It’s always great when an actor you’ve long admired ends up being as cool and friendly as you’d hope they’d be. This was the case when I participated in a group interview with Kiefer Sutherland on the set of Paul W.S. Anderson’s 3D disaster flick Pompeii earlier this year. As a fan of Sutherland’s since I was a kid (who didn’t love Stand by Me or The Lost Boys growing up?), getting to ask him a few questions on set was very cool. Sutherland plays the antagonist of the film, a politician who is trying to marry the love interest (Emily Browning) of Kit Harington‘s heroic character and take over her father’s company. While you might think the script would be your typical paint by numbers gladiator/disaster film, Sutherland says it was actually the quality of the screenplay that got him involved:
“I was so surprised how beautifully well-written the script was. The dialogue was really rich. The structure is unbelievably sound and it’s a very classic love story. So yes, it’s a gladiator movie. Yes, it has elements of a disaster movie, but there’s such a well-told story at the root of it that those seem to be in the backdrop or in the background. The story is actually really engaging.”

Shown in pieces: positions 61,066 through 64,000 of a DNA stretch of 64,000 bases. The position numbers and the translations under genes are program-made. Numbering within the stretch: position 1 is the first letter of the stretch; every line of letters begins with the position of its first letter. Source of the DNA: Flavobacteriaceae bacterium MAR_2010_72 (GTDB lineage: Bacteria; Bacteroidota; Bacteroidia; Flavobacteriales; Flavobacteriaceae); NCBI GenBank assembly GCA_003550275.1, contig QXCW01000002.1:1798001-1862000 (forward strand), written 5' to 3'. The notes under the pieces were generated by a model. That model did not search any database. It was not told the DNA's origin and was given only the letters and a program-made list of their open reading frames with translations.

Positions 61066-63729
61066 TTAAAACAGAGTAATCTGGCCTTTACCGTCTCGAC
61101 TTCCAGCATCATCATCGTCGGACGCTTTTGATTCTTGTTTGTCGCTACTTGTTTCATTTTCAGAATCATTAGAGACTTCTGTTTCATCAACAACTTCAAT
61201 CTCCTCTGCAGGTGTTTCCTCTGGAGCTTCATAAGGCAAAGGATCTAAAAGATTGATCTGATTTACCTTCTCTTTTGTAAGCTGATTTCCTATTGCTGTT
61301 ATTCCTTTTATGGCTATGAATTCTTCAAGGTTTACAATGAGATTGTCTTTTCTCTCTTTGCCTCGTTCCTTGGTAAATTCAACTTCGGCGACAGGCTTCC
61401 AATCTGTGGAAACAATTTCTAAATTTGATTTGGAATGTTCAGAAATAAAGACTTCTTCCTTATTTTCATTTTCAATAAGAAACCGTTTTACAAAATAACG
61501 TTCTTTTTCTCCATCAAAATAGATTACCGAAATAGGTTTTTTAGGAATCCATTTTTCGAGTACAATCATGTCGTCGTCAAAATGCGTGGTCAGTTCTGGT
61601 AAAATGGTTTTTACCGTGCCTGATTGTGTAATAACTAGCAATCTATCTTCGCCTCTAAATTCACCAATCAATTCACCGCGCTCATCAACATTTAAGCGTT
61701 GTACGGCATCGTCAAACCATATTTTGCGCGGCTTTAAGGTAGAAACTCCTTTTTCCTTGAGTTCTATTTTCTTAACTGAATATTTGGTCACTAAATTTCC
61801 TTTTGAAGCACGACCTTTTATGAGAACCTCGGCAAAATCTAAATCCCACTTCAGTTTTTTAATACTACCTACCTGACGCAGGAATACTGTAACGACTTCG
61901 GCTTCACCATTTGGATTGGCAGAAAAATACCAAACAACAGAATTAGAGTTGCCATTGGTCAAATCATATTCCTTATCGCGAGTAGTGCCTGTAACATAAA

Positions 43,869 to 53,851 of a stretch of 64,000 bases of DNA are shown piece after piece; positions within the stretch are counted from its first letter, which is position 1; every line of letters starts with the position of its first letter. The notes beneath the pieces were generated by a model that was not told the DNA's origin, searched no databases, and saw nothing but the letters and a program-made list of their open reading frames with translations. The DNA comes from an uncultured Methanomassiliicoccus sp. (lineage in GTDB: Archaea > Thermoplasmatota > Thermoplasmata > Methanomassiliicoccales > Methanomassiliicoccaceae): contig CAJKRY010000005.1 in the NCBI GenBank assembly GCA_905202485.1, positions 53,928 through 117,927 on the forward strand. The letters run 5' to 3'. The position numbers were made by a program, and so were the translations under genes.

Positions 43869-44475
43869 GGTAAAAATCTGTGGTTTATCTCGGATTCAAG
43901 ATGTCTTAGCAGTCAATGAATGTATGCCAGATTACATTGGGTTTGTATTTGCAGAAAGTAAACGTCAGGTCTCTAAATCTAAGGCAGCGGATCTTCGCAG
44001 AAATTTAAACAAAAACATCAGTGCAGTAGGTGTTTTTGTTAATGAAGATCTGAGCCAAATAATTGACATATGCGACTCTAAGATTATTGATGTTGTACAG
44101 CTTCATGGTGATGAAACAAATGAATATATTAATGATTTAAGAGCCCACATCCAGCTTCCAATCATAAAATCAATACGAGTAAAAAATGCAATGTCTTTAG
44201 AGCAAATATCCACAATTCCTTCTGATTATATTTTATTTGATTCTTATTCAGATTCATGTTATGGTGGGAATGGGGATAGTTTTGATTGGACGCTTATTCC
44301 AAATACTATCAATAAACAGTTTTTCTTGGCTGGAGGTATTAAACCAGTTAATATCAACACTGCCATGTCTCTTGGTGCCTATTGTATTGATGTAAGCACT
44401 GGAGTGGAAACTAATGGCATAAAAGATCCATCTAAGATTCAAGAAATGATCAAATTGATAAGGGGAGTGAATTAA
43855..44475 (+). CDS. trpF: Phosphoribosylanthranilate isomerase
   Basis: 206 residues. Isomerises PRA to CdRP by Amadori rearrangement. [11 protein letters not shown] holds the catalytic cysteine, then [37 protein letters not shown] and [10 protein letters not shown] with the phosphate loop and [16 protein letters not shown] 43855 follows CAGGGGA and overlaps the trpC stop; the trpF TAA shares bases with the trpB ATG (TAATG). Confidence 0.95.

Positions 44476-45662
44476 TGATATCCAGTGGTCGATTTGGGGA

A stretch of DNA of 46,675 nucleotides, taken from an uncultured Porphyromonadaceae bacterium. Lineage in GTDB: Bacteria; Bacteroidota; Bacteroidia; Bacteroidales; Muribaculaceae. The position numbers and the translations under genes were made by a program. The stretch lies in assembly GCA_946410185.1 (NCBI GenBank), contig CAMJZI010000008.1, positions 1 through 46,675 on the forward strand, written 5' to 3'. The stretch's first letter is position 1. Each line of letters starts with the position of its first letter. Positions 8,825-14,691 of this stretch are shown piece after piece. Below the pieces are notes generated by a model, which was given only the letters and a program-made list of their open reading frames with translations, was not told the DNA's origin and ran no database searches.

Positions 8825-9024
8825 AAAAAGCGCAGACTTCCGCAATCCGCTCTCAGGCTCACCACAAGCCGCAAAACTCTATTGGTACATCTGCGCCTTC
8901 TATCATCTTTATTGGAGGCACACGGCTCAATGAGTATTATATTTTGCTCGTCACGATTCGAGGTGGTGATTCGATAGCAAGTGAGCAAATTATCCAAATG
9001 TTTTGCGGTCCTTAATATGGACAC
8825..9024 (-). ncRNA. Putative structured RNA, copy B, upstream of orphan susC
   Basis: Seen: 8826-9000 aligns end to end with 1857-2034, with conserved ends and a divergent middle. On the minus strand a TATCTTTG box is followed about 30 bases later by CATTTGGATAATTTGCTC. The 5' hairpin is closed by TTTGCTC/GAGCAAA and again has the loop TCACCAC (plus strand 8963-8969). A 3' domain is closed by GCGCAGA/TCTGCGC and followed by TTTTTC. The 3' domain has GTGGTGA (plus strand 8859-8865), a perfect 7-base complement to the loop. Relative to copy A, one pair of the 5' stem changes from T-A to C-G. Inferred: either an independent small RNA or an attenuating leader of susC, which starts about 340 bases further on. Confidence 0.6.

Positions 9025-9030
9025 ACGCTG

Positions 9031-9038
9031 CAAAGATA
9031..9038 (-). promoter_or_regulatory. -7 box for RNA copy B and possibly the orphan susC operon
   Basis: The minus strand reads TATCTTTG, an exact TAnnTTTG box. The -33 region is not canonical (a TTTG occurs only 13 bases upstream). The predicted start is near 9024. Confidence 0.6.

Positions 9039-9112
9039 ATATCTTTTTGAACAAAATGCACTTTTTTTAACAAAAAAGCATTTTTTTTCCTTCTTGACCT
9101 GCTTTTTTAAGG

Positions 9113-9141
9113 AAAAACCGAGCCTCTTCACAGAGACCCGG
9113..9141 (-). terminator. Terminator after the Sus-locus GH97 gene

In case you didn’t know, Julian Fellowes (Downton Abbey) worked on the script for a couple of months, which could help to explain why it’s better than he expected. During the rest of the interview, Sutherland talked about playing the bad guy, filming the gladiator scenes, getting to ride horses, what it’s been like working for Anderson, what he’s learned over the years, the future of 24, and so much more. Hit the jump for the interview.
Before going any further, if you haven’t watched the Pompeii trailer, I’d watch that first: